17: "I clearly remember as a middle-schooler asking her for a fun reading suggestion that was different from the typical girly stuff. She asked me what some of my favorite books had been, and I told her I loved reading Nancy Drew mysteries when I was younger. Mrs. Smink suggested that if I had enjoyed Nancy Drew, I should try mysteries by Dorothy Sayers, one of her favorite authors. With that bit of guidance Mrs. Smink led me to learn that fun books can be well-written, that not all mysteries are formulaic and that inquisitive heroines can be more powerful when they embrace their flaws. I do not know how many favorite authors Mrs. Smink has, but she found the perfect one to share with me. Thank you, Mrs. Smink!" Traci Meakem Richmond '88

18: "Perhaps her biggest impact on me was as my philosophy teacher my senior year. What I discovered in writing about my personal philosophy of spirituality has stuck with me ever since." | Cassandra Good '01

20: "After Mrs. Smink arrived at Holton, I found myself spending more time in the library just to absorb some of her energy and creativity. I did not take her Philosophy course, but as she became faculty advisor to the Scribbler, I benefited from many tutorials outside the classroom. She rejuvenated the paper and taught us not just about journalism but also about teamwork, quality, and responsibility. Oh, and resourcefulness, too—how else to describe the last-minute inclusion of a photo of her husband’s knee (complete with headline, “SMINK SPORTS SEXIEST KNEE”—he had won the charity contest, after all) when there wasn’t enough copy to complete the paper? | That was the May, 1973 issue. I have saved all the Scribblers we produced together." | Genie Siegler Hochman ‘74


23: "I distinctly remember that when I was in middle school and way too young to keep up with the social development of my classmates, Anna Smink was the only person who seemed to understand why I liked the Beatles when all of my classmates were listening to Heart, Chicago or the Cars. When I was too far out of the social loop to know what the other girls were talking about, I’d hang out in the library and talk to Mrs. Smink about the Beatles’ first concert at Shea Stadium. When I finally discovered boys and the Beatles became a thing of the past, I still came to the library to hang out and chat with my favorite librarian. Maybe that’s why I’ve always felt more at home in libraries than in night clubs.... Thanks for always finding something to share with everyone, Mrs. Smink!" fondly, Beckie (Ament) Marquigny ‘83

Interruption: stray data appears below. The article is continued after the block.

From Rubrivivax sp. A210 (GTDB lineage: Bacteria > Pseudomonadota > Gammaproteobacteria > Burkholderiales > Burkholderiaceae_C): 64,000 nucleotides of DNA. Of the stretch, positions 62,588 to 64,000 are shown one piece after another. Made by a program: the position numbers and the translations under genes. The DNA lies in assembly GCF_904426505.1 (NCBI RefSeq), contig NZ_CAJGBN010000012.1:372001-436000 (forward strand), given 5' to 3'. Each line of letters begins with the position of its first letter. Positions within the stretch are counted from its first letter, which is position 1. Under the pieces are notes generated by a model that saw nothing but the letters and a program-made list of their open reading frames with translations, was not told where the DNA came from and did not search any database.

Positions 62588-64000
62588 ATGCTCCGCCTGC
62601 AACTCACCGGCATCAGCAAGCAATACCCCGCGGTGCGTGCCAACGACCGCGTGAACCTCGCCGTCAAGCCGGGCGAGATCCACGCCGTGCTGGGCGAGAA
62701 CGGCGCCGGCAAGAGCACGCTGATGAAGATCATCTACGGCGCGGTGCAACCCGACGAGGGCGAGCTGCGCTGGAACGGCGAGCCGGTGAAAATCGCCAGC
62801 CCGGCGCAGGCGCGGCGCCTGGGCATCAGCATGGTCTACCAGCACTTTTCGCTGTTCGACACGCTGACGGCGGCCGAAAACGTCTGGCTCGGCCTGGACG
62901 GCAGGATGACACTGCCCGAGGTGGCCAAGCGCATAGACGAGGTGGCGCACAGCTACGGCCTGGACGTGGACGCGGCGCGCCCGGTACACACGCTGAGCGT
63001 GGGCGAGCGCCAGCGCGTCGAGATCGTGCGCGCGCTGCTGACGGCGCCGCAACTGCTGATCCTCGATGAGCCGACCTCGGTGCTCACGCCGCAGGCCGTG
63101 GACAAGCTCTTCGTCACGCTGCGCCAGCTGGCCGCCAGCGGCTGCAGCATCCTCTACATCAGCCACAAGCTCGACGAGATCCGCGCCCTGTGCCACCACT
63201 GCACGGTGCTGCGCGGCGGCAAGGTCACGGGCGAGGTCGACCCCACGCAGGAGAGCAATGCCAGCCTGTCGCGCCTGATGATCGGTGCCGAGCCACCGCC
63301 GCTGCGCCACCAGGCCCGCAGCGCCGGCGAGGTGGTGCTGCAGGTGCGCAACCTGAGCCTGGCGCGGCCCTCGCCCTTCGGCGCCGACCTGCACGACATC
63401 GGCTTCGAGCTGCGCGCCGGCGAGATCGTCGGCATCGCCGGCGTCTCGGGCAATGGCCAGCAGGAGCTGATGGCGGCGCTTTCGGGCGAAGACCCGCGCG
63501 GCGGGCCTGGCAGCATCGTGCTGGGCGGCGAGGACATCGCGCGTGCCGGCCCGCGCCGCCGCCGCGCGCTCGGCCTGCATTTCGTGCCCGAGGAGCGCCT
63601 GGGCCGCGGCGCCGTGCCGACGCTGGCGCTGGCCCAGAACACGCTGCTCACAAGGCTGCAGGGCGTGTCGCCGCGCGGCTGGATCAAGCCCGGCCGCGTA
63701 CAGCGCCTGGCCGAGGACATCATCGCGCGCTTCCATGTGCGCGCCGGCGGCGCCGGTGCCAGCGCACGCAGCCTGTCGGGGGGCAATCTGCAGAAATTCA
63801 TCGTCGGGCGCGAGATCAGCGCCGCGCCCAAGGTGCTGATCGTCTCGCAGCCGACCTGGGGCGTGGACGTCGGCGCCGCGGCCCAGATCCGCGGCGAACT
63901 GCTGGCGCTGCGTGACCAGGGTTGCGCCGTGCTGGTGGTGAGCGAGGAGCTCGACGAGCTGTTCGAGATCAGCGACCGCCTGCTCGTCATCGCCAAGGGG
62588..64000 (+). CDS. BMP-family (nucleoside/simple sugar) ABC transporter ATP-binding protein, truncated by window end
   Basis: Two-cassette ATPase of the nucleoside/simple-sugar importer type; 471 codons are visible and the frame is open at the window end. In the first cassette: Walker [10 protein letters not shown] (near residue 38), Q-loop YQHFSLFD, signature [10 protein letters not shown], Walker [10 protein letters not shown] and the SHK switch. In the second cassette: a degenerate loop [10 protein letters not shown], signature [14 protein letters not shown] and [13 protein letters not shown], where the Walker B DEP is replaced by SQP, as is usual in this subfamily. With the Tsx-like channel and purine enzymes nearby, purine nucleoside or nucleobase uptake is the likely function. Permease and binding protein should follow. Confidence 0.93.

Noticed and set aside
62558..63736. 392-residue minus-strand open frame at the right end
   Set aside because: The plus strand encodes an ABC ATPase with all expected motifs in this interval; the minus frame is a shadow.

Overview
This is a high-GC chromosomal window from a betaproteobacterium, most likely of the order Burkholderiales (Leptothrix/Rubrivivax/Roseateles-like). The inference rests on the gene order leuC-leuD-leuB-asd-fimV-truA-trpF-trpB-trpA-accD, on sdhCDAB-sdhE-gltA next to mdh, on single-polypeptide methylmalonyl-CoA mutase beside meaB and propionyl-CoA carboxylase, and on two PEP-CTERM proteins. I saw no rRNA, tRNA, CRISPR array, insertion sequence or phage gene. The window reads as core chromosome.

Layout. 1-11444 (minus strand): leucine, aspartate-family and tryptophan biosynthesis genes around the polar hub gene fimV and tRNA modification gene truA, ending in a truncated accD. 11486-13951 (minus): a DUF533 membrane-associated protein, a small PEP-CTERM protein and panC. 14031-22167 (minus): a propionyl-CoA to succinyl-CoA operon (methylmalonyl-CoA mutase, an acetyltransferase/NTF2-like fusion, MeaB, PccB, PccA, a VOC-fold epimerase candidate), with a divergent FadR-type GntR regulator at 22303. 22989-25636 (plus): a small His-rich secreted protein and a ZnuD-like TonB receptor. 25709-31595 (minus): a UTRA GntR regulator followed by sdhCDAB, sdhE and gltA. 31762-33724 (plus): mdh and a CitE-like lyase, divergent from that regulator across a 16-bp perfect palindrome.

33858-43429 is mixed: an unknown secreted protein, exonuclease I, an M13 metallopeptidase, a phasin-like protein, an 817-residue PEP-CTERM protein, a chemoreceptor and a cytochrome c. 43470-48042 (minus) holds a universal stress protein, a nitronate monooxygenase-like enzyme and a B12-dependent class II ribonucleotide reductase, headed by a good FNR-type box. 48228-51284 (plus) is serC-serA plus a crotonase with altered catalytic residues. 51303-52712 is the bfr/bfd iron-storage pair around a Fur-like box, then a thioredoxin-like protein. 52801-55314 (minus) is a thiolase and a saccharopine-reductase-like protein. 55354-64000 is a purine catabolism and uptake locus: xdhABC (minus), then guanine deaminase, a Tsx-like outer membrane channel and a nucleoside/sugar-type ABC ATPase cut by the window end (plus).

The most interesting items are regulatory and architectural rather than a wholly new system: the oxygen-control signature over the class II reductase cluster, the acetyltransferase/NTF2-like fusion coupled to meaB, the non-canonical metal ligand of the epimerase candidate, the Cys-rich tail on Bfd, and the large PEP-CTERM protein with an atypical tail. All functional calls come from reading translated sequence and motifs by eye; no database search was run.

24: Mama Smink, "Thank you for being my faculty advisor for these past two years! You always offer your advisees a relaxing environment after our hectic days of classes. Besides giving me the rare privilege of eating in the library (a habit I had thought librarians considered sacrilege), you reminded me that I should not feel guilty about taking part of my day to unwind, even while I remain at school. Whether advising me in junior and senior year, watching out for me in Model United Nations or giving my bibliographies a glance, you have offered cheeriness, comfort and (on special occasions) the world’s best fruit salad. Love, your advisee for life," Rachel O’Connell '11

26: "What a wonderful person, and a library legend!"

27: "I visited Holton this year for the first time since 1983 and everything had changed so much that I actually got lost and had to ask someone for directions. So it was very comforting to see Mrs. Smink working away in her library office as always. I was shocked when she saw me and came running out to give me a huge hug! She not only remembered me nearly 30 years later but regaled me with stories of my library antics so silly that we were both in tears laughing! My friend Virginia and I had a habit of dressing up a bust of a baby's head with all manner of adornment including sunglasses and Kleenex hats. Mrs. Smink remembered all of this and even took the time to show me where the baby had been retired after we left, on top of a bookcase, protected from further mischief. I was touched that she remembered me at all, yet so fondly, and was warmed by her sense of humor and energy." Susan Bald Smith '83